R Neptune client package
You can interact with Neptune from R and enjoy almost the same functionality that is available in Python. The Neptune client for R is available both as a CRAN package and directly as a GitHub project.

Where to start?

To get started using Neptune in R, follow the Getting started below.
You can also skip basics and jump straight to the Examples or the API Reference.

Getting started

Install Neptune client package

Neptune package uses Python under the hood through reticulate and some upfront setup is needed. Don't worry, it's just one time thing at the beginning:
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install.packages("reticulate")
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library(reticulate)
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install_miniconda()
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install.packages("neptune")
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library(neptune)
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neptune_install()
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This code will install miniconda (a minimalistic Python environment) and set it up for you. After that when you want to work with Neptune you only need to run the last two lines:
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library(neptune)
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neptune_install()
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Using an existing Python virtual environment

If you have a Python virtual environment (conda, miniconda, or virtualenv) already setup, you can use it instead of creating a new one. All the Python libraries needed will be installed there.
virtualenv
conda
miniconda
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install.packages("neptune")
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library(neptune)
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neptune_install(method="virtualenv", envname = "PATH/TO/YOUR/VIRTUALENV")
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install.packages("neptune")
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library(neptune)
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neptune_install(method="conda", envname = "PATH/TO/YOUR/CONDA/ENVIRONMENT")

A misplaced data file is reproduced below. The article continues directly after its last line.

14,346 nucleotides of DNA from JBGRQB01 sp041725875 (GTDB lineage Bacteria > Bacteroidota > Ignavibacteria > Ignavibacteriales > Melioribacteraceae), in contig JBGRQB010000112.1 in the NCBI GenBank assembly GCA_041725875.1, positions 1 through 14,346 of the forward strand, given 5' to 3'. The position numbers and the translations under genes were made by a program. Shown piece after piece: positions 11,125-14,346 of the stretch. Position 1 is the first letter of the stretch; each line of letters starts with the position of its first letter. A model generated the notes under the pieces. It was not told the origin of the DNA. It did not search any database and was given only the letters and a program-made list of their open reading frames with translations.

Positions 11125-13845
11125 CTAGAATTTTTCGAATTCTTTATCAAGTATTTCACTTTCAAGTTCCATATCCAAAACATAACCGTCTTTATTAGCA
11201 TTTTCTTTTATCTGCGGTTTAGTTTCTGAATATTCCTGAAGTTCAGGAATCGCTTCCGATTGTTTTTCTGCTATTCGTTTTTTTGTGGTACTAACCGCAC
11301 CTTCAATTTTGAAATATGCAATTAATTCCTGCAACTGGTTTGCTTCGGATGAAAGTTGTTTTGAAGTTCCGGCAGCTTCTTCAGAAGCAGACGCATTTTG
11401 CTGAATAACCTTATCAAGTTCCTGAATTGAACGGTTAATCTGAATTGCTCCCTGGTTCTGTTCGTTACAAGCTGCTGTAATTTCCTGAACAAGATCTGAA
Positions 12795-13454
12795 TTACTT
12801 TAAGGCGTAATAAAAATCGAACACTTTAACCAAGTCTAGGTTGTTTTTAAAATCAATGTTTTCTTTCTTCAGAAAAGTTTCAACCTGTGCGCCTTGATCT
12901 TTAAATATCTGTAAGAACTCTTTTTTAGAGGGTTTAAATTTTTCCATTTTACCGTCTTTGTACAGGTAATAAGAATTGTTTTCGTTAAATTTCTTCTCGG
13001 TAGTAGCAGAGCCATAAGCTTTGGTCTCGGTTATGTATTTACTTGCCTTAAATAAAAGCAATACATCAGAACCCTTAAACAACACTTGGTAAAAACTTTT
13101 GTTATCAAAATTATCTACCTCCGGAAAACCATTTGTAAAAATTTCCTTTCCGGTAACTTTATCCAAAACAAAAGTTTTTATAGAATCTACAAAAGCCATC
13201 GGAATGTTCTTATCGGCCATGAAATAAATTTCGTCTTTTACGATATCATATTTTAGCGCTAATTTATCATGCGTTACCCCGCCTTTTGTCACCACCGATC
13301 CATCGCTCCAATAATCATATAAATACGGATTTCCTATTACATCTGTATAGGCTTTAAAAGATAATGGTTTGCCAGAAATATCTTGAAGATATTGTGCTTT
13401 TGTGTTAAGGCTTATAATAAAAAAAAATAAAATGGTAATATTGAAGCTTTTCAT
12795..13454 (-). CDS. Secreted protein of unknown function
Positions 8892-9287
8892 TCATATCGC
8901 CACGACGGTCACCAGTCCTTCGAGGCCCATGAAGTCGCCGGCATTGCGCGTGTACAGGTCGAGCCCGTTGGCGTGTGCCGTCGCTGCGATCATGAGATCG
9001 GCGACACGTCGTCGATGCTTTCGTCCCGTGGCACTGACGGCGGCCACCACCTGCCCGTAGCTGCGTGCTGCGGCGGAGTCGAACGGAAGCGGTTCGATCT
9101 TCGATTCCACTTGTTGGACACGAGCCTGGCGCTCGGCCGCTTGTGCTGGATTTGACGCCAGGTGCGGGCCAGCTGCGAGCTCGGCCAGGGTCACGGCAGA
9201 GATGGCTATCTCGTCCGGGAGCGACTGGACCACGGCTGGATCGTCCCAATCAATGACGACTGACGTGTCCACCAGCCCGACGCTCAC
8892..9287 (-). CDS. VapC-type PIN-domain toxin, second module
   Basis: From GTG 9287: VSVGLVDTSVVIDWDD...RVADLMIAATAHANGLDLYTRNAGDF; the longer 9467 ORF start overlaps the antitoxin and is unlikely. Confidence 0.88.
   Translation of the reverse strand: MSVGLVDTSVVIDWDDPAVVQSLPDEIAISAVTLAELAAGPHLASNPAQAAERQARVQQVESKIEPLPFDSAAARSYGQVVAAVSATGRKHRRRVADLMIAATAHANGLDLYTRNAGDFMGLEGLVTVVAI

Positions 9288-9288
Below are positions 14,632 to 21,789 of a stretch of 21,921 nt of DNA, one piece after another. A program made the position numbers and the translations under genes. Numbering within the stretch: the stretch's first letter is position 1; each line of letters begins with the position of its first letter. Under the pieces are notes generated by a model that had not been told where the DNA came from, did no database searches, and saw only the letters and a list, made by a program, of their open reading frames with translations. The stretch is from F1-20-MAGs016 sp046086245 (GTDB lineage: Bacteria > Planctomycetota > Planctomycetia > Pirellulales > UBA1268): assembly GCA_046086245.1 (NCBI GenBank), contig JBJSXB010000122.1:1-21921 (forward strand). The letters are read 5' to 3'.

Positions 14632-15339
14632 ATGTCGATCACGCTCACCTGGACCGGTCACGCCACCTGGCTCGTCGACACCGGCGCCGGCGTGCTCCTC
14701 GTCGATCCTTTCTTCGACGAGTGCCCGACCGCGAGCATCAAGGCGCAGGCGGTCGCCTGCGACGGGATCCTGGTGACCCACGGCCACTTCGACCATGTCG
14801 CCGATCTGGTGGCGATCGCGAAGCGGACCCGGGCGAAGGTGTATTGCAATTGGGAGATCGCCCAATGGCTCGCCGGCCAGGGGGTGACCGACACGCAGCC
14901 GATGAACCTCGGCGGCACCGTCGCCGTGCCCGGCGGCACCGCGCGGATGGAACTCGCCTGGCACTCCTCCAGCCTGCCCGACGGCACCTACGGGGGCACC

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install.packages("neptune")
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library(neptune)
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neptune_install(method="conda", envname = "PATH/TO/YOUR/MINICONDA/ENVIRONMENT")
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Create a tracked run

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run <- neptune_init(project="MY_WORKSPACE/MY_PROJECT",
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api_token="NEPTUNE_API_TOKEN")
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This code creates a Run in the project of your choice. This will be your gateway to log metadata to Neptune.
You need to pass your credentials (project and API token) to the neptune_init() method. You can also set the API token globally:
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neptune_set_api_token(token = "NEPTUNE_API_TOKEN")
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API token

  • Click on the User menu button (where your user Avatar is)
  • Click Get Your API token. This will open a modal window.
  • Copy your API token
You can also get your API token directly from here.

Project

The project argument has the format WORKSPACE_NAME/PROJECT_NAME.
To find it:
  • Go to your project in the Neptune UI
  • Open Settings > Properties
  • Copy the project name from there

Stop the run

Once you are finished with tracking metadata you need to stop the connection for that particular run:
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neptune_stop(run)
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# Note that you can also use reticulate based syntax:
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run$stop()
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If you are running a script it will stop tracking automatically at the end. However, in interactive environment such as RStudio you need to to stop it explicitly with neptune_stop().

Track metadata

Log hyperparamaters

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params <- list(
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"dense_units"= 128,
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"activation"= "relu",
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"dropout"= 0.23,
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"learning_rate"= 0.15,